The last time the Federal Reserve cut interest rates was in March 2020, right before the global economy was turned upside down by a pandemic. Since then, the Fed has been hiking the federal funds rate — or the rate at which the Fed lends to banks — to tame high inflation and to loosen the labor market. The central bank started raising interest rates in 2022 as inflation spiked, lifting the federal funds rate from nearly 0 to 5.5% — the highest it’s been in more than two decades.
Why Goldman Sachs and Morgan Stanley might be buys in 2024 | Smart Investing
The Fed on Wednesday signaled that interest rate cuts aren’t imminent, leaving them unchanged for now.
One hurdle to lowering interest rates is inflation—which stands at 3.4% annually—remains higher than what the Fed normally sees as its target level of 2%.
There’s a growing chorus of Fed watchers who now forecast the next interest rate cut as coming in March.
Here’s what economists and business groups are saying:
“Ultimately, even if the Fed may not express much confidence about cutting soon, investors see a low bar to cut in March – with 2 payroll reports and 2 CPI reports between January and March FOMC meetings. As long as the Fed doesn’t forcefully rule out rate cuts in March, investors will stay interested in the possibility, and we do not see much lower movement from the 40% probability of a cut priced for March.”
“We continue to expect the first rate cut in March, though we expect no strong signal in January. The Fed needs to buy time to see more data.”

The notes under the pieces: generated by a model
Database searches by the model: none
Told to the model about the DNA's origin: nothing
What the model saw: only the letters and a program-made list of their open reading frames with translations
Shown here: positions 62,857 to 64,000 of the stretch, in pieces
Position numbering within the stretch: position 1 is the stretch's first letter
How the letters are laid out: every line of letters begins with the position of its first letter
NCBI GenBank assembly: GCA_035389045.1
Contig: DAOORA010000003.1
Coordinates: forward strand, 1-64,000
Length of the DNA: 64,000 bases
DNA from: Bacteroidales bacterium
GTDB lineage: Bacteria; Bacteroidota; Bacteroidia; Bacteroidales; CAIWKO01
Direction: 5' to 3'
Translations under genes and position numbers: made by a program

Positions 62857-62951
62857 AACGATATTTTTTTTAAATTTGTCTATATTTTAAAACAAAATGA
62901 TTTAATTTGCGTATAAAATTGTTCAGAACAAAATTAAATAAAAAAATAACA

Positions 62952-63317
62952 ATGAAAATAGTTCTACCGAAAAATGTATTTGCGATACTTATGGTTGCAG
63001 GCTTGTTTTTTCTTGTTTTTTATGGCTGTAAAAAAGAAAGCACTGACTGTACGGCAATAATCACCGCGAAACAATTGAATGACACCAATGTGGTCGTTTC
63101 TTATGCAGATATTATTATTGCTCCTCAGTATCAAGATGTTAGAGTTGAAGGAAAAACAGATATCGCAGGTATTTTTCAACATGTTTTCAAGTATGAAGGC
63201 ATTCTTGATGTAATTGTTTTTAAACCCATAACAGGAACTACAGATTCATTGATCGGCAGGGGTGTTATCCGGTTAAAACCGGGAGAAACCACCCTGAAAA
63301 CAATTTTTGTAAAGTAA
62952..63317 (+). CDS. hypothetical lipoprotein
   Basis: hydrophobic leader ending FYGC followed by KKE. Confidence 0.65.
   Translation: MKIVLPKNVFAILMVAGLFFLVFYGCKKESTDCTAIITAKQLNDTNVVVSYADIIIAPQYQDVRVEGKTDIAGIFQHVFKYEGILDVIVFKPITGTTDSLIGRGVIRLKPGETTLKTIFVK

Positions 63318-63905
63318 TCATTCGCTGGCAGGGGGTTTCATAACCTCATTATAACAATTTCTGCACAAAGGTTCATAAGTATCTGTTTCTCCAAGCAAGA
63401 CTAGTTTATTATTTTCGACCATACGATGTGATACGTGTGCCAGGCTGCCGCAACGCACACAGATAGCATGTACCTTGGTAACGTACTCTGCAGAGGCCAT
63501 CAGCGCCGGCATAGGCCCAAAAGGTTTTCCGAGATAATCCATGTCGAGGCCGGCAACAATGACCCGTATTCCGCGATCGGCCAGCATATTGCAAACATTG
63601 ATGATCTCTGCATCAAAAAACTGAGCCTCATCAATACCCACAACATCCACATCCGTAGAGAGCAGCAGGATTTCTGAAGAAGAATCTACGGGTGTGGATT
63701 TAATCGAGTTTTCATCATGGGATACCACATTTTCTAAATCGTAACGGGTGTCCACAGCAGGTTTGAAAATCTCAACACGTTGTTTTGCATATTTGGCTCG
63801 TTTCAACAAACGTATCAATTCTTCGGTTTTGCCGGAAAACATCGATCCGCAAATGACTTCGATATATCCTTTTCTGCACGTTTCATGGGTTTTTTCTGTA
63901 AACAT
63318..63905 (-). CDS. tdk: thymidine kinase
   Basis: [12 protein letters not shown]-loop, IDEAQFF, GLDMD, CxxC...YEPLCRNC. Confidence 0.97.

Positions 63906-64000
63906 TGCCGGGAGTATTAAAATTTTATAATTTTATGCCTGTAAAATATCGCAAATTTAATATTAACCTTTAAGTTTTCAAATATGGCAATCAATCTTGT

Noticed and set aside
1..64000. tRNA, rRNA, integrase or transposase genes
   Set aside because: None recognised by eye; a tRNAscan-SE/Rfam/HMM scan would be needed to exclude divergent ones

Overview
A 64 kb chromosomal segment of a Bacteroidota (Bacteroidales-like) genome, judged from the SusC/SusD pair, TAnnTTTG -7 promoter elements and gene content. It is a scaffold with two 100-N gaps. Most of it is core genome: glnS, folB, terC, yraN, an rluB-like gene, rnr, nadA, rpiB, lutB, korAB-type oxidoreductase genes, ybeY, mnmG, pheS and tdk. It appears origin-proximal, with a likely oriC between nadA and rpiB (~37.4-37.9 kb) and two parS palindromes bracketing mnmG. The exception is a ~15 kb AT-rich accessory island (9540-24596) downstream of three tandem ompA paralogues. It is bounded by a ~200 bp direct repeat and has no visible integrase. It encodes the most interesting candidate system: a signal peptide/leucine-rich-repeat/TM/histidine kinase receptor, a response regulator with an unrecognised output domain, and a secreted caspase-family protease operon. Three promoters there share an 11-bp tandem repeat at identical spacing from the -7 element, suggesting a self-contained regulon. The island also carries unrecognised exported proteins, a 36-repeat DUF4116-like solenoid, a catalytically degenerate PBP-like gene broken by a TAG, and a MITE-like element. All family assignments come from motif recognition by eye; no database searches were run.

“Since the Fed began raising its overnight bank lending fed funds interest rate target in March 2022 from 0% to its current 5.25% to 5.50% range, inflation has trended substantially lower while economic data has surprised to the upside. While the Fed would like to begin “normalizing” the fed funds target to lower levels, they could delay rate cuts until after the March Fed meeting as the current fed funds target does not appear to be weighing on economic growth.”
“Fed officials are understandably unwilling to declare victory on inflation prematurely. But we think victory is at hand. The Fed’s preferred core PCE measure is telling a more positive story than CPI. And forward-looking measures suggest price pressures will continue to ease; data released today showed that wage growth slowed further in Q4, helping push the 10-year Treasury yield down about 10bp. So while the FOMC may not be quite there yet, we think the pieces will be in place for a cut in March. And we think it will subsequently ease a bit faster than investors seem to expect.”
“Even with the bump in inflation the Fed will likely hold interest rates where they are to allow more time for its previous rate increases to lower inflation.”